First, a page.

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Langrée, B.; Javelot, H. Clinical Pharmacy in Psychiatry. Encyclopedia. Available online: (accessed on 16 June 2024).
Langrée B, Javelot H. Clinical Pharmacy in Psychiatry. Encyclopedia. Available at: Accessed June 16, 2024.
Langrée, Bastien, Hervé Javelot. "Clinical Pharmacy in Psychiatry" Encyclopedia, (accessed June 16, 2024).
Langrée, B., & Javelot, H. (2021, August 25). Clinical Pharmacy in Psychiatry. In Encyclopedia.
Langrée, Bastien and Hervé Javelot. "Clinical Pharmacy in Psychiatry." Encyclopedia. Web. 25 August, 2021.
Clinical Pharmacy in Psychiatry

Although clinical pharmacy is a discipline that emerged in the 1960s, the question of precisely how pharmacists can play a role in therapeutic optimization remains unanswered. In the field of mental health, psychiatric pharmacists are increasingly involved in medication reconciliation and therapeutic patient education (or psychoeducation) to improve medication management and enhance medication adherence, respectively. However, psychiatric pharmacists must now assume a growing role in team-based models of care and engage in shared expertise in psychopharmacology in order to truly invest in therapeutic optimization of psychotropics.

clinical pharmacy mental health psychiatry expertise psychopharmacology

1. Introduction

Twenty-five years ago, the ESCP questioned how clinical pharmacists could play a role in optimizing pharmacotherapy [1]. Three scenarios have been proposed for describing the position of the clinical pharmacist and named "clerk", "controller" and "care manager". Only the last one referred to a proactive model, centered on the patient with a real partnership with physicians, and appeared to be the most desirable scenario for the future of clinical pharmacy [1].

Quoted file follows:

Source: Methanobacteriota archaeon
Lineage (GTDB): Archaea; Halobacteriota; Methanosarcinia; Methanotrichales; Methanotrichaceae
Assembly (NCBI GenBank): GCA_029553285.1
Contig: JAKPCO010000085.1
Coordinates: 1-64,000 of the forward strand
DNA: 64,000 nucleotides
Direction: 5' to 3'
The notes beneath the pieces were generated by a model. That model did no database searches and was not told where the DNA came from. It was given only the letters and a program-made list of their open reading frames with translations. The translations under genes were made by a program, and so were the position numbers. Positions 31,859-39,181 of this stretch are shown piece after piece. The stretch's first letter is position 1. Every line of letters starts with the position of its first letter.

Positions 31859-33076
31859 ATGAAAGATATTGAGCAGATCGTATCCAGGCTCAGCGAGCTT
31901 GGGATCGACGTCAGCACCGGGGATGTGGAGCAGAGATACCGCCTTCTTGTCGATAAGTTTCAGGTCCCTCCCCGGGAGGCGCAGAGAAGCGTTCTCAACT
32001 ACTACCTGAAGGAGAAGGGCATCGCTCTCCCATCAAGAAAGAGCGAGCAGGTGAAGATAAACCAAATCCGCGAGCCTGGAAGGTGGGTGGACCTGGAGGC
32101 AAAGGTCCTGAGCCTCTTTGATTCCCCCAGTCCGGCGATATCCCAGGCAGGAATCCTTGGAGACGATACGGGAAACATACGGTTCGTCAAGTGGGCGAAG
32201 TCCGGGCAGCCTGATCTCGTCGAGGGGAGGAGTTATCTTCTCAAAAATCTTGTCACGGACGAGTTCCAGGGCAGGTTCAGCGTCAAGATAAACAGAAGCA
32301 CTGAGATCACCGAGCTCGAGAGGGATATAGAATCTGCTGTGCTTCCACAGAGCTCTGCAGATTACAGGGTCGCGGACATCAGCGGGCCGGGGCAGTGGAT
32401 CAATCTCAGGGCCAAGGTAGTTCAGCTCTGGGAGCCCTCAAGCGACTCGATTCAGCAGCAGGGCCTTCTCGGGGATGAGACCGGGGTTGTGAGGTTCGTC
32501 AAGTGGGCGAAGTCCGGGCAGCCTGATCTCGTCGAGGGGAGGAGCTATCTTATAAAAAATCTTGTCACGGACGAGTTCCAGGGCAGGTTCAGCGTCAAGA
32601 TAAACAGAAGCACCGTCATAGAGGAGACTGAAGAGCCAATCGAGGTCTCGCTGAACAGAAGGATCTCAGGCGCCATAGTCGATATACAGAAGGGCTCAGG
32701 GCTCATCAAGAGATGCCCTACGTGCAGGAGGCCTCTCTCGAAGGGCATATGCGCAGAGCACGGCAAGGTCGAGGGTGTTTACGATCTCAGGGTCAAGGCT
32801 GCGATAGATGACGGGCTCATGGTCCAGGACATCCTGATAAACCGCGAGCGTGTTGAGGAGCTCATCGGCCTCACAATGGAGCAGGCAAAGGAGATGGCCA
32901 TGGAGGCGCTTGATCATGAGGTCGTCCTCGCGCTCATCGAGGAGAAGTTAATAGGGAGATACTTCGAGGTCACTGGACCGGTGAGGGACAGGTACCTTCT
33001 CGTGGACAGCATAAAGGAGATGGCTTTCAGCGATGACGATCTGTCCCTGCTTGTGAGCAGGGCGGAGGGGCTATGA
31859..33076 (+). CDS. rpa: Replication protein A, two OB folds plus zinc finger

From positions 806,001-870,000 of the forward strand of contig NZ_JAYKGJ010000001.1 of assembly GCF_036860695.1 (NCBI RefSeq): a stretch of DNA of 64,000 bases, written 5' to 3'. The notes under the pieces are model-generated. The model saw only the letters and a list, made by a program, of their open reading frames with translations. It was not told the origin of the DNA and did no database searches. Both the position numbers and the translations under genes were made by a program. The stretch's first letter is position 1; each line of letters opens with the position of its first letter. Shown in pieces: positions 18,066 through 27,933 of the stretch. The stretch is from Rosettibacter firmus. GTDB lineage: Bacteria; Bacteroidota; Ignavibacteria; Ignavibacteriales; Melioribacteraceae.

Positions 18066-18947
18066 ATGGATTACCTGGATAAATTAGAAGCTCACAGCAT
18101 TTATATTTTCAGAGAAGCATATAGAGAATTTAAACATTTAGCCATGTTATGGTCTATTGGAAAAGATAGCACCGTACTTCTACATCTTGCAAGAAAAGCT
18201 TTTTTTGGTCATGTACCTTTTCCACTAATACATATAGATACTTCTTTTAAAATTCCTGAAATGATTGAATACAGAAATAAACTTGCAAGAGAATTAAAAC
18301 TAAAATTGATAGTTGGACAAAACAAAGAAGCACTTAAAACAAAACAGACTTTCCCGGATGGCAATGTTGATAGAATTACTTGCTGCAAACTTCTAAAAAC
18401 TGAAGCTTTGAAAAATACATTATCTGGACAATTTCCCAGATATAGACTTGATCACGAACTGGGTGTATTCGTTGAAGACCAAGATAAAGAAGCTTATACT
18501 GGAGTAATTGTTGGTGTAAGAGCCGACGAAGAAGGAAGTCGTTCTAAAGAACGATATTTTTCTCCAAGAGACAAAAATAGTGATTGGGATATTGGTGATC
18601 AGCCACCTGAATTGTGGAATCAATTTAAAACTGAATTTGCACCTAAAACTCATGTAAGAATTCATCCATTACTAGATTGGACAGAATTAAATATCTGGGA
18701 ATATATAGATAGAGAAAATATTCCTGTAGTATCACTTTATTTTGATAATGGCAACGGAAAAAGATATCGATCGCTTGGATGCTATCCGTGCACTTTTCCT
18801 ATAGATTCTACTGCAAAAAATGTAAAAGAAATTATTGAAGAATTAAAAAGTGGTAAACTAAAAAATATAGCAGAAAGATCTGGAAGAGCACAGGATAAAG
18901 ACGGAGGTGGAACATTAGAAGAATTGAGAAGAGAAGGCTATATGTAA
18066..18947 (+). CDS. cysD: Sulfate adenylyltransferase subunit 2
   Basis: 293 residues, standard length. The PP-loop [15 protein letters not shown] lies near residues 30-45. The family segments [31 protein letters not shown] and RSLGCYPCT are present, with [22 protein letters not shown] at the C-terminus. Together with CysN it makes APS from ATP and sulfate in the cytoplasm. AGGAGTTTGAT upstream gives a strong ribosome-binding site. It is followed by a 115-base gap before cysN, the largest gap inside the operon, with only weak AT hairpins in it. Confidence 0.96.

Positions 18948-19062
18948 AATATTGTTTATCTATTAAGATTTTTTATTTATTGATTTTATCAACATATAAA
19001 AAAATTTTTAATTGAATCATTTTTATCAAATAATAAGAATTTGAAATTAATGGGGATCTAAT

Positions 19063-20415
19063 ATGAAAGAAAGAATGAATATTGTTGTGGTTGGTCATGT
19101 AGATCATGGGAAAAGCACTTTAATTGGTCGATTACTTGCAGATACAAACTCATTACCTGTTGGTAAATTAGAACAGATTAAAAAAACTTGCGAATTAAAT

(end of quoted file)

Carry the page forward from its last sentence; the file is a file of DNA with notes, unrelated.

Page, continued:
However, in psychiatry, it clearly appears that knowledge in psychopharmacology is paramount to the quality of clinical practice and thus, pharmacists could be privileged interlocutors for forging a link between pharmacological knowledge and clinical practice. This connection between clinical pharmacology and clinical pharmacy had been thought of by the pioneers of this discipline—Paul Parker (pharmacist) and Charles Walton (pharmacologist)—and was still later relayed by another father of the discipline, Russell R Miller [2].

While recent publications continue to demonstrate the interest and scalability of clinical pharmacy in psychiatry [3][4][5][6], its deployment continues to be held back for various reasons [7][3][8][9].

2. Medication Reconciliation Process in Psychiatry

Medication reconciliation (MedRec) consists of collecting all prescribed and non-prescribed drugs at the patients’ admission in order to identify potential discrepancies with the hospital prescription. This process also occurs at discharge to explain all therapeutic changes to primary care providers. The aim is to secure medication management and to improve links between daily care providers and hospitals. MedRec is particularly interesting in psychiatry because sometimes the patient profile makes it difficult to get an exhaustive medication list due to numerous reasons (therapeutic break, cognitive impairment, prevalence of comorbidities) [10].
Several studies showed that MedRec reduces adverse drug events and re-hospitalization rate in general hospitals [11]. Fewer studies are available about MedRec in mental health hospitals [12][13]. Nevertheless, a multicenter study showed an error rate of 6.3% in mental health hospitals’ prescriptions, of which more than half were considered as clinically relevant errors [14]. According to local experimentations, performing MedRec at admission enables detection of medication errors for half of patients [15][16] and recognition of new clinically significant drug–drug interactions for more than a quarter of prescriptions [17]. Moreover, MedRec has also had an impact at discharge: an error rate of more than 20% on discharge prescriptions were found in three mental health trusts [18]. In addition, this process could improve the drug follow-up by primary care providers by specifying monitoring parameters (e.g., lithium, clozapine, prescription duration of benzodiazepines). These studies therefore demonstrate that MedRec reduces prescription errors in transition of care and can optimize medication management.